Case Studies Introduction

Source Document: Christian Kuhlicke, with contribution from Chloe Begg, Anna Kunath, Gunnar Dressler, Maximilian Beyer, Ines Callsen, A. Nuray Karanci, Canay Doğulu, Gozde Ikizer, Dilek Ozceylan, Lydia Pedoth, Sebastian Jülich, Richard Taylor, Christian Kofler, Nilufar Matin, John Forrester, Stefan Schneiderbauer, CSB Grimmond, S Kotthaus, T Sun, HC Ward, S Norbert, Z Zaidi, J Sharpe, M Pelling, T Abeling, Hugh Deeming, Belinda Davis, Maureen Fordham and Simon Taylor. 2015-04-09. Summary of case studies of the emBRACE project. Deliverable 5.1

The Summary of case studies of the emBRACE project report summarizes some of the key empirical findings of the case-study work conducted in the emBRACE-project. The singe case studies focused on different hazards - namely floods, earthquakes, alpine hazards (i.e. landslides) and heat-waves; engaged with different management and governance settings across Europe; and are situated in different economic, social and cultural settings. This makes comparison of case study results in the strict sense a challenging if not impossible endeavor, this all the more as the single case studies followed different but complementary methodological approaches and are hence based on different data and methods (see see Table 1), have developed and are shaped by different epistemological emphases (not to mention disciplinary differences).  
Furthermore, also seemingly similar concepts do not necessarily mean the same in different cultural contexts – implying interpretative equivalence should not be taken for granted. For example, while in some cultures renting a home is considered as a sign of lower social status (e.g. in the UK), in others (e.g. Germany) this interrelation is not as strong—rental housing is widespread also among middle and partly even upper classes. Hence, home ownership does not have the same meaning in terms of status in different cultural contexts and the indicator does not allow for assuming interpretative equivalence.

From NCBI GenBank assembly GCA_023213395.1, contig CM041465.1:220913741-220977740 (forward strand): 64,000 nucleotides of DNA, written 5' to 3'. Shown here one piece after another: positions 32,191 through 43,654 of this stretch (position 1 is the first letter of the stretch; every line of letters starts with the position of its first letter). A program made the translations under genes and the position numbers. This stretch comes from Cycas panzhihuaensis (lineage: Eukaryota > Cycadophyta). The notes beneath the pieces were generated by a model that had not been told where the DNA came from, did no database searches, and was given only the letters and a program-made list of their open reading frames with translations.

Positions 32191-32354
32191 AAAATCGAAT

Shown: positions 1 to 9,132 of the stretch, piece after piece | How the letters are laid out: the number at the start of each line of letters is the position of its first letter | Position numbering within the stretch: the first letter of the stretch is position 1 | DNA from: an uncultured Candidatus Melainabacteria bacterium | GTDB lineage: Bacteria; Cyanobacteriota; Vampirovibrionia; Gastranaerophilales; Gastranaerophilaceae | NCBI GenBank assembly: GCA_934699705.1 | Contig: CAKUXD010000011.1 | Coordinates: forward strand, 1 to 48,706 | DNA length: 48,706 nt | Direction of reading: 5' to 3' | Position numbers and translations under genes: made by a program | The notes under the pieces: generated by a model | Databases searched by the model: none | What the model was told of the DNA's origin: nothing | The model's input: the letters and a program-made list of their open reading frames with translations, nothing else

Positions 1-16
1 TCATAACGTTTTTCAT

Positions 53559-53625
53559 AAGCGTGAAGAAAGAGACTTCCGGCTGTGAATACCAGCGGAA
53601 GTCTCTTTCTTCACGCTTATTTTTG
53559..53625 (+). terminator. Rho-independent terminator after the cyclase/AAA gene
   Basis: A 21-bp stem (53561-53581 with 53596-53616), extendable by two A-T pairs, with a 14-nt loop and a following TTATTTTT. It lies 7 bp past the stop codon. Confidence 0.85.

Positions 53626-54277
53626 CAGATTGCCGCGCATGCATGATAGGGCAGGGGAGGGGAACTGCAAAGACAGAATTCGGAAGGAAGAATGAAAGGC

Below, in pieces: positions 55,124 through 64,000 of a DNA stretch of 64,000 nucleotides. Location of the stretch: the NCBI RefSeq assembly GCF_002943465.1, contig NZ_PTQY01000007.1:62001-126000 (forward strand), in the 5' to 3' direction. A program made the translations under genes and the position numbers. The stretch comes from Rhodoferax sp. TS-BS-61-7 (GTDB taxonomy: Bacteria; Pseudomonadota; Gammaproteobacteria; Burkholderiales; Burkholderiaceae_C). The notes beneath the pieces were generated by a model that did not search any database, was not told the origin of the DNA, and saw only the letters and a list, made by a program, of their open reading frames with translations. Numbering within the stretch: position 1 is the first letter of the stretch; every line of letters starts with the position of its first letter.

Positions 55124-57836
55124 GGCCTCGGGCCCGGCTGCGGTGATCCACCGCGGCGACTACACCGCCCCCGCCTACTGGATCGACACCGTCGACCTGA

There are furthermore many many ‘immaterial’ aspects, such as local knowledge, culture, traditions, norms and mores, which shape the resilience of communities at risk, these factors are hard to grasp and even more difficult to measure. Therefore this report aims at outlining common themes that run through all or at least some of the reports summarized in table 1.1. Section 2 summarizes the central research questions/interests as well as the main empirical findings. Section 3 then proceeds with elaborating on some of the common themes that I was able to identify.

Maureen Fordham,
Sep 23, 2015, 6:03 AM